Scott Bullock KA1CLX <email@example.com> wrote:
>>Basically, in a Ufer ground system, you use either copper wires inside the
>>concrete tower base, or the rebar cage if you have one, as part of your
>>ground system. The tower is tied to the cage, and the cage is tied to a
>>soil ground radial/rod system.
>I always thought this was a big no no, because the rebar would then have a
>potential difference on it, and that would cause the water molecules to
>heat up during a lightning strike thereby causing the concrete to explode.
>I'll stick to the tried and true methods of using external rods with heavy
>strap to each tower leg. Once you pour the base, it's there for life! If it
>ever turned out later for this way of grounding that it was wrong, i'd feel
>nervous when every electrical storm approached.
The PolyPhaser author states, "In my many years of experience, I have only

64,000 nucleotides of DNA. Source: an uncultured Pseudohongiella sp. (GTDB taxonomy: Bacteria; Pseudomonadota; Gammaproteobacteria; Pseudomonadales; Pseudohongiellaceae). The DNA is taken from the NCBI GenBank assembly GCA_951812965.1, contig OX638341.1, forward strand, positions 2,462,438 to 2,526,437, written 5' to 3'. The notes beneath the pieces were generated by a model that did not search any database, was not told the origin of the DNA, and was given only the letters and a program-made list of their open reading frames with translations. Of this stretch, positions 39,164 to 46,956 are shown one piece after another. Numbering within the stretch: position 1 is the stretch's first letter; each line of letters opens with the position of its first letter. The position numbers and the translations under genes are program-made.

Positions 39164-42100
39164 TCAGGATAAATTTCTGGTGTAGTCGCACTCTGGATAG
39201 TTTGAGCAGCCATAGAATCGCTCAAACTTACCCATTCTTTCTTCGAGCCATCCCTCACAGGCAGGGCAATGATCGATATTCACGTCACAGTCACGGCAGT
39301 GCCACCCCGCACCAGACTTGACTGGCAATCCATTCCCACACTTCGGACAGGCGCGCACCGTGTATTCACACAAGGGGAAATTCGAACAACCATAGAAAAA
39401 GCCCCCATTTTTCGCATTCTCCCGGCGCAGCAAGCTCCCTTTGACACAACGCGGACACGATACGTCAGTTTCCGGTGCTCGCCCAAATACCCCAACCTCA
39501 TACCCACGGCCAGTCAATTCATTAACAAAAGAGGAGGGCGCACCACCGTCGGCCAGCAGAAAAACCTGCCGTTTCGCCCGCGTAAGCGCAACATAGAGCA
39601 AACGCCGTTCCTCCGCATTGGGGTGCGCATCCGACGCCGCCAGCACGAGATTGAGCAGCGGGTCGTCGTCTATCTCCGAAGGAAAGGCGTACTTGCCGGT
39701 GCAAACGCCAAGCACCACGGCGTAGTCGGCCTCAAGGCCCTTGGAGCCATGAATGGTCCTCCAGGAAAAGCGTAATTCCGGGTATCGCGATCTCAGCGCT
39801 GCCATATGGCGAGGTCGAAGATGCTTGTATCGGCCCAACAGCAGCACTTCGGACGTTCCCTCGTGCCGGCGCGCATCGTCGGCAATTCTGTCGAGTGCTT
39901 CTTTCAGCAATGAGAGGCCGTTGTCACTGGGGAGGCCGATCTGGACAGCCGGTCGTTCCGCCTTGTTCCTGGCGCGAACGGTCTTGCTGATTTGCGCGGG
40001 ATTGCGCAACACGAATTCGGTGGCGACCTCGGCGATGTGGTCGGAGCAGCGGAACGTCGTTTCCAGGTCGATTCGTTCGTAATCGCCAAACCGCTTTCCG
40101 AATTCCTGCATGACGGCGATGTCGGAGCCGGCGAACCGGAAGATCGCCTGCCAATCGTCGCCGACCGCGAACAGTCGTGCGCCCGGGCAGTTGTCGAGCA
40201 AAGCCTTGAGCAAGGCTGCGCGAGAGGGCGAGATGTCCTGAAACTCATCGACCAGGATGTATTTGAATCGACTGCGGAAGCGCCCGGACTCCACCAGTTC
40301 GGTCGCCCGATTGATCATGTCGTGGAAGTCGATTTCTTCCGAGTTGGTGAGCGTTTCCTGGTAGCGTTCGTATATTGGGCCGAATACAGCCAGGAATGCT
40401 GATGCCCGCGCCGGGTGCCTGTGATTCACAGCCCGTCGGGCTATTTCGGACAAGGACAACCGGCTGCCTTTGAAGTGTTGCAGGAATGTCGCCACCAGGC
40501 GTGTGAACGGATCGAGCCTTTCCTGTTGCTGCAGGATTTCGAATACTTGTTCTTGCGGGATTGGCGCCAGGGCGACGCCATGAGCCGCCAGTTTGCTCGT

seen one tower base with cracks that could be considered as lightning
induced. Ufers should always be used to augment your grounding system and
not to be the entire system. Radials or radials with ground rods should be
used together with the Ufer...
"For those who are afraid to use the Ufer, think about this: The heating of
the concrete is more likely if the current is high or concentrated in a
given area. This is known as current density J. The more surface area you
have to spread out the current, the less the current density. YOUR TOWER'S
ANCHOR BOLTS ARE IN THE CONCRETE ANYWAY. If your ground system is poor,
the current density surrounding the bolts will be high and can blow apart
your concrete. At least if you tie in your rebar, the area is increased
and the current density is decreased."
73 Scott KA9FOX
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